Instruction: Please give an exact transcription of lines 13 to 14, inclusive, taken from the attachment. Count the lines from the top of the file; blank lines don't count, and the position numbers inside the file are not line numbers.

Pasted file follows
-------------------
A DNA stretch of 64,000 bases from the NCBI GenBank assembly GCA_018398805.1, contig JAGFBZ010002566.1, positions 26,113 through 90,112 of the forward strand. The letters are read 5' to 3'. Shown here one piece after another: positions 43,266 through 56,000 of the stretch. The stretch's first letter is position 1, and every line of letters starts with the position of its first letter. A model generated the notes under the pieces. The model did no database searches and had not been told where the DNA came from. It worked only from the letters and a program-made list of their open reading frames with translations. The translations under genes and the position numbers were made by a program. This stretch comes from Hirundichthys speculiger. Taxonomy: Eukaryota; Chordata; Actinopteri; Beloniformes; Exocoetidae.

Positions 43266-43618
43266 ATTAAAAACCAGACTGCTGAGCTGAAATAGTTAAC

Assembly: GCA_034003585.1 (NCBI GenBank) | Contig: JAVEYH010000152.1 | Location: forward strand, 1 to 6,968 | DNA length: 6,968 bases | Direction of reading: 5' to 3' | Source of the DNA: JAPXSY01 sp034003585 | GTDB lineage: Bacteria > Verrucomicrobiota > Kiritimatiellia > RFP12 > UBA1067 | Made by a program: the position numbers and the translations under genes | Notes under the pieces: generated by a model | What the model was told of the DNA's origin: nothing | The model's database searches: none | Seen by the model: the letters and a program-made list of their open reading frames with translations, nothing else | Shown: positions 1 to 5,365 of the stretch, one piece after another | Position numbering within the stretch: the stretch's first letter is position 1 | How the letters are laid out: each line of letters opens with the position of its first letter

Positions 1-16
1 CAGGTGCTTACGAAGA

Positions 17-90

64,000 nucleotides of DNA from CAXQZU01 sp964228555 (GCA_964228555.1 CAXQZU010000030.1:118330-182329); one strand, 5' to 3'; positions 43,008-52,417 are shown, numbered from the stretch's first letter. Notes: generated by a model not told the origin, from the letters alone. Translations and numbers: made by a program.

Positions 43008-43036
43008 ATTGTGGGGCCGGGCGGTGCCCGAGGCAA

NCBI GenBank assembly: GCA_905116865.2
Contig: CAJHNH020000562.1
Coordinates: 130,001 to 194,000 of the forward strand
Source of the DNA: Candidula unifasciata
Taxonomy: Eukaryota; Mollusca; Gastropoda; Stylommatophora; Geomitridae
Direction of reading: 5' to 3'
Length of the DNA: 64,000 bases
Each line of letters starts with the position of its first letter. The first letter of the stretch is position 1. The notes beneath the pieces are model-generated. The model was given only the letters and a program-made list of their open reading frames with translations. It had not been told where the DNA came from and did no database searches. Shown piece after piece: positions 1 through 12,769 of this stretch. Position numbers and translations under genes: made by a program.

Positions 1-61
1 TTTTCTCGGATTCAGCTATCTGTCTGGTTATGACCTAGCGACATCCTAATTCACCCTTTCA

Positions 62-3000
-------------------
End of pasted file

Coordinates: 130,001 to 194,000 of the forward strand
Source of the DNA: Candidula unifasciata